Joseph Cooney's Weblog


Qualitative words like "high" are less than helpful when discussing performance counters

I was investigating a spike in the number of context switches/second that was observed during some performance testing of an ASP.NET web application. During my investigation around this topic I found a number of entries from Microsoft on MSDN and Tech-Net that essentially said the same thing - “if you see a high number for this counter you should investigate further”. So what is “high” exactly? “ASP.NET Performance Monitoring, and When to Alert Administrators” (a useful source of performance counter information) does slightly better:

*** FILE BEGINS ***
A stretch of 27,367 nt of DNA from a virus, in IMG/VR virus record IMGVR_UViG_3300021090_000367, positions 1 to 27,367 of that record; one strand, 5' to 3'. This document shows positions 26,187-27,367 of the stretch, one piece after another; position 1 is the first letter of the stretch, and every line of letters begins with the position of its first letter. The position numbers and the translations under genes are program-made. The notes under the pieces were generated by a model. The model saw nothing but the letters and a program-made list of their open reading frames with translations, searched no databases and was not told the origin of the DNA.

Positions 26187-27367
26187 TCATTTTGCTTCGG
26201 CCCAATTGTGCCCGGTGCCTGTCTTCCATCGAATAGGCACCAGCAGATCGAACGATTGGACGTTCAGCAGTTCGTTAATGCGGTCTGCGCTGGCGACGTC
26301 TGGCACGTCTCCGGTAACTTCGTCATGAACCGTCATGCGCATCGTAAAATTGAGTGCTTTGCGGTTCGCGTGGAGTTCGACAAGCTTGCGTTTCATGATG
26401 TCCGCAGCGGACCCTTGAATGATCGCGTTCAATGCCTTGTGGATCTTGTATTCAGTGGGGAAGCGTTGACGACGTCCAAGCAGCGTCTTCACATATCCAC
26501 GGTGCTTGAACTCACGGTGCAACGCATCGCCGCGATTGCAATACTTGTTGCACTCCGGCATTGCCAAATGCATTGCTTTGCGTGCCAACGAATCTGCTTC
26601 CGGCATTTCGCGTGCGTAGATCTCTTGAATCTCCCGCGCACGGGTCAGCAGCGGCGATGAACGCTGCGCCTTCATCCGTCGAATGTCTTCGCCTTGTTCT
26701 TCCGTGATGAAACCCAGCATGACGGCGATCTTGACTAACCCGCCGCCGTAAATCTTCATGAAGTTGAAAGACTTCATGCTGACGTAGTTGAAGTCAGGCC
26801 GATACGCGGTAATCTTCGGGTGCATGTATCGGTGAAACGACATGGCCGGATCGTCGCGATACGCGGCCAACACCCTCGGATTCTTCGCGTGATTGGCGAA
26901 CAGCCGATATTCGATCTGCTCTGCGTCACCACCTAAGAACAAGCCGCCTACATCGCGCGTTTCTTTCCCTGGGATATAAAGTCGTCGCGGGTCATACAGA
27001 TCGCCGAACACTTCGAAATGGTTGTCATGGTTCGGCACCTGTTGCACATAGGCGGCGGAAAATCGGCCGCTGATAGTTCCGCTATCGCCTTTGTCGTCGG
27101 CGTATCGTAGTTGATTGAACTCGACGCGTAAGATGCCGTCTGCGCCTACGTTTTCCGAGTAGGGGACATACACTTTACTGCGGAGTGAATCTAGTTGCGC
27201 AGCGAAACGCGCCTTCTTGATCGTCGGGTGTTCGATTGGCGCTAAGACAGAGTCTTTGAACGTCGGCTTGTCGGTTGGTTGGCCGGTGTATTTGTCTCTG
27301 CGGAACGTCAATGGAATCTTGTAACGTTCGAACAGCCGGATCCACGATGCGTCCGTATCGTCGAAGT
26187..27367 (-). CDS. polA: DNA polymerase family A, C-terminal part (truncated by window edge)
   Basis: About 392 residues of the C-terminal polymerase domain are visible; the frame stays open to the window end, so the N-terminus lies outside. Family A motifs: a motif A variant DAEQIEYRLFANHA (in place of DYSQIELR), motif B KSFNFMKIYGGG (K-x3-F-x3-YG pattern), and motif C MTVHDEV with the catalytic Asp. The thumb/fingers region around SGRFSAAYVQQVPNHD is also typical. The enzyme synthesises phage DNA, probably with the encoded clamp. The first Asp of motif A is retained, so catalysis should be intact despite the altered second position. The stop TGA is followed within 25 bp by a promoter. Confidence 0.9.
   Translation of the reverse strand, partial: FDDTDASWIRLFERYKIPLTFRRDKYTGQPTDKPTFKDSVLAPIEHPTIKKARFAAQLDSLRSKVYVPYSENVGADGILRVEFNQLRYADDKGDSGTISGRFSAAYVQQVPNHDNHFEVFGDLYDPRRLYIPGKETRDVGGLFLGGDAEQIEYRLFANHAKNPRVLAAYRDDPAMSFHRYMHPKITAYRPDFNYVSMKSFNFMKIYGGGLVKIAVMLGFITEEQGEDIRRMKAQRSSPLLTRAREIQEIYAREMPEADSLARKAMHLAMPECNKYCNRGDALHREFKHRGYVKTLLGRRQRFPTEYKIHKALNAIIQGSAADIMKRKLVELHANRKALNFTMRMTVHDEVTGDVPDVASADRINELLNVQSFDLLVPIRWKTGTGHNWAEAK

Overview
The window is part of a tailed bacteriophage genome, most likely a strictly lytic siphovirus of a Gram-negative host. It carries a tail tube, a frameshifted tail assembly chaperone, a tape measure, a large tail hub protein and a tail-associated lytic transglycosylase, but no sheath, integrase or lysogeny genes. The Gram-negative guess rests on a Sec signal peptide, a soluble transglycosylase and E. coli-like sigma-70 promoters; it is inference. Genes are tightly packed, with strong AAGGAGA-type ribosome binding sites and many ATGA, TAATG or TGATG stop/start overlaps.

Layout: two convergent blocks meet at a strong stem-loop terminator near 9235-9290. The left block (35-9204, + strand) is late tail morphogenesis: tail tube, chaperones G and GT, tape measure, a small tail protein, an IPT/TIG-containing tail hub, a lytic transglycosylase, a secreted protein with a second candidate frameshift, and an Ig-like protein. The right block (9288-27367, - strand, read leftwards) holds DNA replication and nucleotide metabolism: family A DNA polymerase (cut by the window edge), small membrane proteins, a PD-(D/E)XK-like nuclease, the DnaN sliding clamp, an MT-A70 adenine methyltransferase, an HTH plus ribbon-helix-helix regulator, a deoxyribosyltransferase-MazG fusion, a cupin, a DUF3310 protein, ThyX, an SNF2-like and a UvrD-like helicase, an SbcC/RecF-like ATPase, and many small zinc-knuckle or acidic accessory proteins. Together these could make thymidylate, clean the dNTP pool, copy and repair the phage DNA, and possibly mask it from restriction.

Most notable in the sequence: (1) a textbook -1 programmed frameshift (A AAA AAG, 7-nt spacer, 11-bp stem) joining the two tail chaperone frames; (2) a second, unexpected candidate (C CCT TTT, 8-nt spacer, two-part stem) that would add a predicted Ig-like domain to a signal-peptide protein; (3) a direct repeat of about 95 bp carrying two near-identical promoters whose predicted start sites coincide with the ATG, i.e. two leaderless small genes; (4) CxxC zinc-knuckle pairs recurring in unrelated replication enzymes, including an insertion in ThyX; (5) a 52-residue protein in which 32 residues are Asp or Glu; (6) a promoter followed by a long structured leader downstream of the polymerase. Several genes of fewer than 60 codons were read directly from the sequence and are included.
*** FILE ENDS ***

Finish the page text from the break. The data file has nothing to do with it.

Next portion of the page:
Context Switches/sec. The rate at which the processors switch thread contexts. A high number may indicate high lock contention or transitions between user and kernel mode. Context Switches/sec should increase linearly with throughput, load, and the number of CPUs. If it increases exponentially, there is a problem. A profiler should be used for further investigation.

But it still falls into the same trap of telling us to look for a “high” value. If you're writing documentation like this try to provide some more information about what constitutes a “high” number (probably hard in this case since it will be machine dependent) or how a “high” number could be determined.

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